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perfrej

GM1000HPS - Unboxing

165 posts in this topic

Good Morning!

You can always trust UPS to deliver when they say they will. 10.30 the door bell rang and in came the two packages. Fairly heavy...

1000Box01.JPG

Opening the larger box revealed one smaller box containing the "loose stuff" and a heavily padded compartment for the mount itself. My impression is that this may very well survive even the most ambitious delivery guy's handling.

1000Box02.JPG

As can be seen, this mount is not going anywhere. The smaller box contained the two counterweights that was included in my delivery. This is not a full package GM1000HPS with all the bells and whistles, rather a mount, two separately order weights and a pier/tripod adapter. I honestly don't know what's in the "full package" - check out Baader's site in case you have to know.

This is the full content spilled out on the living room floor:

1000Box03.JPG

As you can see, the standard 10Micron hood for the mount head is included, and in contrast to my GM2000HPS, the 1000 has the separate control box (which can be had for the 2000 and 4000 as well).

Well, let's see how she looks... First, the GM2000HPS UP, where UP means "Ultra Portable". That term, in its own right, is a bit of an over-statement, but it is easier to lift the GM2000 with the head separated into two pieces. As you can see, the 2000 that I have has the round control box that acts as a pier extender.

1000Box05.JPG

So, sisters in arms looks like this. The 1000 is quite a bit smaller than the 2000, about the same size as an NEQ6:

1000Box06.JPG

The saddle of the GM1000 looks very much the business and accepts both Losmandy and (heaven forbid) Vixen bars. It uses a reasonably wide pressure part that doesn't damage the bar, which is good.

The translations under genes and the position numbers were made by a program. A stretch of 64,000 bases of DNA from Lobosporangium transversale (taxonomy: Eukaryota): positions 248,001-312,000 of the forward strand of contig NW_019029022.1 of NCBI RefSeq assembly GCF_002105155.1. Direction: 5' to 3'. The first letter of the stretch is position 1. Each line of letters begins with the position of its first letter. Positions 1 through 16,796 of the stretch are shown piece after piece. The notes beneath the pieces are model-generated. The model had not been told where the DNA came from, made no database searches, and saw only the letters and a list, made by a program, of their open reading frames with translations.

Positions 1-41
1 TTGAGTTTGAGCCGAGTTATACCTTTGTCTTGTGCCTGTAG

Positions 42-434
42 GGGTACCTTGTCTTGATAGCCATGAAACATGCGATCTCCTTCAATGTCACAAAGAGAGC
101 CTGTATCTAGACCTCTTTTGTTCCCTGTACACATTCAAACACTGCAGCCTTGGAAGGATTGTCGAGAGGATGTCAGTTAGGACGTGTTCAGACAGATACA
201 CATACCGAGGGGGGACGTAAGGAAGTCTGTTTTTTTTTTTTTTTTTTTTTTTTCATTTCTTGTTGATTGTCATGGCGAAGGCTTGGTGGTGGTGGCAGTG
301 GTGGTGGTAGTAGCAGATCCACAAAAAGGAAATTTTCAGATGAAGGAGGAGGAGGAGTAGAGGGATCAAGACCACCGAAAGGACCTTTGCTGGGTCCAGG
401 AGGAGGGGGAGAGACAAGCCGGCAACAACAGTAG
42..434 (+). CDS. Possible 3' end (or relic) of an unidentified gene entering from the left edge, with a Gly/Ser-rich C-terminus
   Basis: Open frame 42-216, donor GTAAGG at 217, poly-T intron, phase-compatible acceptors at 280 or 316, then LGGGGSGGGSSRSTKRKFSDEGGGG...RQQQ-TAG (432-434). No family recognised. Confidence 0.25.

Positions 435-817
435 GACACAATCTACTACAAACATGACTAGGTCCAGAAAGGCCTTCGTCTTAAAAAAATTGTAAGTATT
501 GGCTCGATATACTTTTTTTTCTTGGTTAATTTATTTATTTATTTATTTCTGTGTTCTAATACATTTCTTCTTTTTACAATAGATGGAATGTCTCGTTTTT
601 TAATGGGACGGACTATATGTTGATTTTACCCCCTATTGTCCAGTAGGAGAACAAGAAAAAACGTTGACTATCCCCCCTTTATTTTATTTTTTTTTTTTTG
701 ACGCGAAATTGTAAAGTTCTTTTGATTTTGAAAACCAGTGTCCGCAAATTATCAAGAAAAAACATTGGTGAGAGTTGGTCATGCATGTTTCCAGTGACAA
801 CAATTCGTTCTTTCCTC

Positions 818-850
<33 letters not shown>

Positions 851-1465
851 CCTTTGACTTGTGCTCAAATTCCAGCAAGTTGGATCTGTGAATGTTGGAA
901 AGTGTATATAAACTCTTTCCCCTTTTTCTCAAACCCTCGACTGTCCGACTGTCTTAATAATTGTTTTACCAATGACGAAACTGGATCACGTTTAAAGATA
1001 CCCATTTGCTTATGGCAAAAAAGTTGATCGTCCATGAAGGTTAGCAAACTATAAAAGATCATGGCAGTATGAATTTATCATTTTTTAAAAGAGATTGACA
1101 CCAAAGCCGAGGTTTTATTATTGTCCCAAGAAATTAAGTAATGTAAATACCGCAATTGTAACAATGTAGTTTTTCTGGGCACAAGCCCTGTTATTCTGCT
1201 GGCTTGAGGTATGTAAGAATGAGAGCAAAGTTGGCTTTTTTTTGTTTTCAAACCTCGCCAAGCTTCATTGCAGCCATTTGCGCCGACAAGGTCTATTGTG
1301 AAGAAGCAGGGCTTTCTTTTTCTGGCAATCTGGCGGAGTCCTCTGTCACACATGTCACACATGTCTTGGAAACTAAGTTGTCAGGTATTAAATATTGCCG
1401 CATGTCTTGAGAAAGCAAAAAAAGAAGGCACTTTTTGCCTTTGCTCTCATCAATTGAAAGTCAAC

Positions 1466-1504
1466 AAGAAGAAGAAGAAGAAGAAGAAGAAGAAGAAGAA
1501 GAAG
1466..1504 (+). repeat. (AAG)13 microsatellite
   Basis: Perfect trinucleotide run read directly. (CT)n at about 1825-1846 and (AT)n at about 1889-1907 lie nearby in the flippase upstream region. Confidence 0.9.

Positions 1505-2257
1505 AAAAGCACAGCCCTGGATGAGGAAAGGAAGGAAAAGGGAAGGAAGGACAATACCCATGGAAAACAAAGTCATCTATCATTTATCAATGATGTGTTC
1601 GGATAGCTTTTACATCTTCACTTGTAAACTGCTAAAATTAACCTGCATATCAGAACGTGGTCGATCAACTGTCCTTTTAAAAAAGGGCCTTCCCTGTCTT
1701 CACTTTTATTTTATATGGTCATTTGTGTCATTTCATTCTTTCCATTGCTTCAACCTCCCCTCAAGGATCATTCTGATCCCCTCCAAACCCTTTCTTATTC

1000Box07.JPG

The base of the GM1000HPS bears little resemblance to that of the GM2000HPS. The 1000 sports a rack and pinion style adjustment that appears very good while the 2000 has more friction control and a threaded push-up thingy. I immediately find that rack and pinion appears to be an excellent idea but that the friction knobs will need to be properly tightened. Not a show stopper in any way. The image below is with the pier adapter plate mounted. Note the nice knobs in aluminium with nylon washers built in! Same as on the GM2000 but smaller.

1000Box08.JPG

With the counter-weight bar (30mm solid steel) mounted, the complete mount looks like this. I find it quite attractive ;)

1000Box11.JPG

Finally, in today's first look at the new baby, the control box. This comes in a protective case and can be hung on your tripod or mounted on a pier by means of a special holder that you probably can buy from Baader Planetarium.

1000Box12.JPG

I have drilled three new holes in the base of my Centaur Tripod and mounted the pier adapter on it. The mount has been run with a Skywatcher 190MN and QSI 683 on it (quite heavy stuff) and runs like silk. Unfortunately the weather report looks very unfavorable and in a week's time I have to go to the US and Canada for ten days. Thus, true first light and evaluation of the mount performance will have to wait a bit. But anyway; stay tuned! This is exciting stuff!

All the best,

Per

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Hmm nice review - one thing I didn't pick up on previously at astrofest is that the small clamps have a contact-surface area of about 2 cm unlike it's bigger brother that seems to clamp the entire length.